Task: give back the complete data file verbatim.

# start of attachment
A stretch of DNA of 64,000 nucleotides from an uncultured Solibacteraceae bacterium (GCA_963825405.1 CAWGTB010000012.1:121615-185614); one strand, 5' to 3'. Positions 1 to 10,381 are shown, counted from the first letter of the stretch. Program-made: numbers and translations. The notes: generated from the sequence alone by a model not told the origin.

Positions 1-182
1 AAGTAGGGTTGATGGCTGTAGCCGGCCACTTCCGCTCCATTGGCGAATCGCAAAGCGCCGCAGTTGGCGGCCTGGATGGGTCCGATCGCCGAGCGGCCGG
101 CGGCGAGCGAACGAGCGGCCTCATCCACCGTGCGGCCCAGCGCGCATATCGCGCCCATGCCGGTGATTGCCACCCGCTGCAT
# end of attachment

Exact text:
A stretch of DNA of 64,000 nucleotides from an uncultured Solibacteraceae bacterium (GCA_963825405.1 CAWGTB010000012.1:121615-185614); one strand, 5' to 3'. Positions 1 to 10,381 are shown, counted from the first letter of the stretch. Program-made: numbers and translations. The notes: generated from the sequence alone by a model not told the origin.

Positions 1-182
1 AAGTAGGGTTGATGGCTGTAGCCGGCCACTTCCGCTCCATTGGCGAATCGCAAAGCGCCGCAGTTGGCGGCCTGGATGGGTCCGATCGCCGAGCGGCCGG
101 CGGCGAGCGAACGAGCGGCCTCATCCACCGTGCGGCCCAGCGCGCATATCGCGCCCATGCCGGTGATTGCCACCCGCTGCAT